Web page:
Coins struck on experimental planchets provide a fascinating window into the U.S. Mint’s occasional forays into alternative metal compositions. Famous recent examples include 1974-dated Lincoln cents struck on aluminum and bronze-clad steel planchets.
Closer to the present we have, according to error dealer Mike Byers, an estimated 20 State quarter dollars, six to seven Anthony dollars, and one Sacagawea dollar struck on experimental planchets. But unlike the 1974 cents, there is lingering uncertainty over whether the strikes or the planchets were authorized by Mint authorities. Let’s focus on the quarter dollars, where sample size and diversity of appearance is greatest.
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Every State quarter dollar design from 1999 is represented (Delaware, Pennsylvania, Connecticut, Georgia, and New Jersey) along with a 2000-P Massachusetts quarter (the first quarter struck that year).
The coins weigh between 5.9 and 6.3 grams, with some planchets composed of a solid alloy and others consisting of cladding over a copper core. Chemical analysis of four coins reveals surface compositions of 69 to 77 percent copper, 20 to 27 percent zinc, 1.6 to 2.9 percent nickel, and less than 0.1 to 2.6 percent manganese. There is every reason to believe that these planchets were punched out of experimental stock used in the testing phase for the clad-composition Sacagawea dollar, which was introduced in 2000 and whose surface composition is 77 percent copper, 12 percent zinc, 7 percent manganese, and 4 percent nickel.
The quality of the strikes, the quality of the planchets, and the timing of production are all at odds with what we know of past experimental strikes. The well-struck, proof-like 1974 aluminum cents reflect the care that is typically taken in the production of experimental coins. There is no point in testing the physical properties of a planchet unless its specifications are exact. And there’s no point in assessing the qualities of a strike unless the press settings are ideal. But what we find in these experimental quarter dollars is far from ideal.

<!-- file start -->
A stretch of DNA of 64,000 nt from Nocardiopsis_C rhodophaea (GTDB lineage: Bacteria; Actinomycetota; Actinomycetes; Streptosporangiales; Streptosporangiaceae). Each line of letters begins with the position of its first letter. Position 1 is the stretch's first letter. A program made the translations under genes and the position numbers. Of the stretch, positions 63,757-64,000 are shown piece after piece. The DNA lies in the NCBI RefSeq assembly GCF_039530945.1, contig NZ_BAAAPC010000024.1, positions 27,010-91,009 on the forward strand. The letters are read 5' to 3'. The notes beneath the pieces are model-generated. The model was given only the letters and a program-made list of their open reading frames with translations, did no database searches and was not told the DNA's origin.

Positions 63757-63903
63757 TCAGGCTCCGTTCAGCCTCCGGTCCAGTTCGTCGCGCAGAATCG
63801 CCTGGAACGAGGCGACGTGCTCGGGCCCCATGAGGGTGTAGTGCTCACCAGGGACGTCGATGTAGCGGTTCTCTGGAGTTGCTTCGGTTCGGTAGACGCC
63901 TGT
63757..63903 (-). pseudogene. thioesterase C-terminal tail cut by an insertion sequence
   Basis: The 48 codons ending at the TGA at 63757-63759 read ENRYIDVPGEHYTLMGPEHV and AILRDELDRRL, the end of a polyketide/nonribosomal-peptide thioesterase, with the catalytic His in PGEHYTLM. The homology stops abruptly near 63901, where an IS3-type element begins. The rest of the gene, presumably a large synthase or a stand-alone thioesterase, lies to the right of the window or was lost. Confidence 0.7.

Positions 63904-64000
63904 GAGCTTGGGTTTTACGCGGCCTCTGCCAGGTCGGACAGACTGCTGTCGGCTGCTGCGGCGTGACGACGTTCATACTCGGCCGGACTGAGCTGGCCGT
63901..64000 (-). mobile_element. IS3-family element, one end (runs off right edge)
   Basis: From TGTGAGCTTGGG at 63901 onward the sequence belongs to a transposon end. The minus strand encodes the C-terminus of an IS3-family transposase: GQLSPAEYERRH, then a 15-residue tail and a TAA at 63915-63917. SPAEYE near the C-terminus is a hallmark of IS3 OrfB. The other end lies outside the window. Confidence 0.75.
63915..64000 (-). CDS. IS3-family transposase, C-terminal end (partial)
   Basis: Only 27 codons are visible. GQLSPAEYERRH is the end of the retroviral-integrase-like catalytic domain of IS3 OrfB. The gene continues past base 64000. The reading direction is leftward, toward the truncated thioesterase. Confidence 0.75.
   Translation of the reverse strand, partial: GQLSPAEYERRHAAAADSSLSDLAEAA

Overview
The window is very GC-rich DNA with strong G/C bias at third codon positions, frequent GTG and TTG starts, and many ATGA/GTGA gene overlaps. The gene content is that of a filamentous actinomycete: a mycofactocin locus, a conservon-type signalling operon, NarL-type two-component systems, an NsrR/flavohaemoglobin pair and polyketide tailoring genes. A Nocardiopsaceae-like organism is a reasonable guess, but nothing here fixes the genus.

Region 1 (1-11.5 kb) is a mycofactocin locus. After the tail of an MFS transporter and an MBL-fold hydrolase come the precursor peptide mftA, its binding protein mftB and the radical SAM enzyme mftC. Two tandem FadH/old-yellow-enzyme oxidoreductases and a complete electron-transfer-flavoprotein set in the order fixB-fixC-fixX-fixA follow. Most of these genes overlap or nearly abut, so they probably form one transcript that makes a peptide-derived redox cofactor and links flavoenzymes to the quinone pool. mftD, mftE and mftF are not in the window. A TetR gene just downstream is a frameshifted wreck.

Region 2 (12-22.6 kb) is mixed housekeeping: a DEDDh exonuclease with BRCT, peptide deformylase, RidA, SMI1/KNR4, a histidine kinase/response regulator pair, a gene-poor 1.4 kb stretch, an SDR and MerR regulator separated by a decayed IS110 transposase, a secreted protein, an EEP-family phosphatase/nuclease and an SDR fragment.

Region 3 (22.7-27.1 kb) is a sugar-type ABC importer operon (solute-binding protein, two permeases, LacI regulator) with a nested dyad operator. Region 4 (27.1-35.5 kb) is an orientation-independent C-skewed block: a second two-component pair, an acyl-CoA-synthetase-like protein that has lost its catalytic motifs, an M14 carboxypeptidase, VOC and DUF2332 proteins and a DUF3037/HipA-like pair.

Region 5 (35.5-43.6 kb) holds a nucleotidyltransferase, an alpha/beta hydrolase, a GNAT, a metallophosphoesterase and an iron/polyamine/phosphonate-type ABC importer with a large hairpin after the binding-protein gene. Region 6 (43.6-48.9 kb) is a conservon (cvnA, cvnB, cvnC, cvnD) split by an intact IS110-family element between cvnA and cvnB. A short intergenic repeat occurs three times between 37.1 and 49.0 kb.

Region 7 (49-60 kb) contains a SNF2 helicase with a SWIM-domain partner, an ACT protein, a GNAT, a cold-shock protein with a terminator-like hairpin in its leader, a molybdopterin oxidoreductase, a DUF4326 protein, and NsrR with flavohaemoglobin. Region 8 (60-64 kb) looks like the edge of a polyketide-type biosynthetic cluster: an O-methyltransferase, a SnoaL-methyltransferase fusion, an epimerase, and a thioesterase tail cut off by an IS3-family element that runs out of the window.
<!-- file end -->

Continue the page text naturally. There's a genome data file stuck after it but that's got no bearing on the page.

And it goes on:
The edges of the quarter dollars are rough (sometimes exceedingly so), suggesting the blanks were crudely punched out of the strip. The perimeter of many of these coins is also rough. At least one planchet was severely scratched on its obverse face before striking. Since any edge roughness should be smoothed out during upsetting, it’s likely that some of these blanks were never upset or were too small to preserve evidence of their passage through the quarter dollar upset mill. Some of the coins show incomplete reeding and metal flow in peripheral letters, both signs that the blanks or planchets were undersized relative to the diameter of a quarter dollar collar.
If you’re testing the effects of design and striking pressure on experimental material, you are not going to use undersized, damaged planchets. You will also be careful about press settings and operation. But some of these coins show finning of the rim (a sign of excessive striking pressure), while one is broadstruck.
The composition of the Sacagawea dollar was finalized well in advance of the first “VIP” strikes, which occurred on Nov. 18, 1999. But, based on the evidence of a 2000-P Massachusetts quarter struck on a nonstandard planchet, experimental strikes appeared to have continued into early 2000. There is no obvious reason why experimentation should have stretched through all of 1999 and into the following year.
It’s never been confirmed that these coins are the result of authorized testing. All the Mint would say is that they “conducted engineering and metallurgical tests as part of its development of an alloy for the Golden dollar” and that the Mint “maintains no records” pertaining to “test strikes on experimental alloys using current quarter or Susan B. Anthony dollar dies during 1998 and 1999.”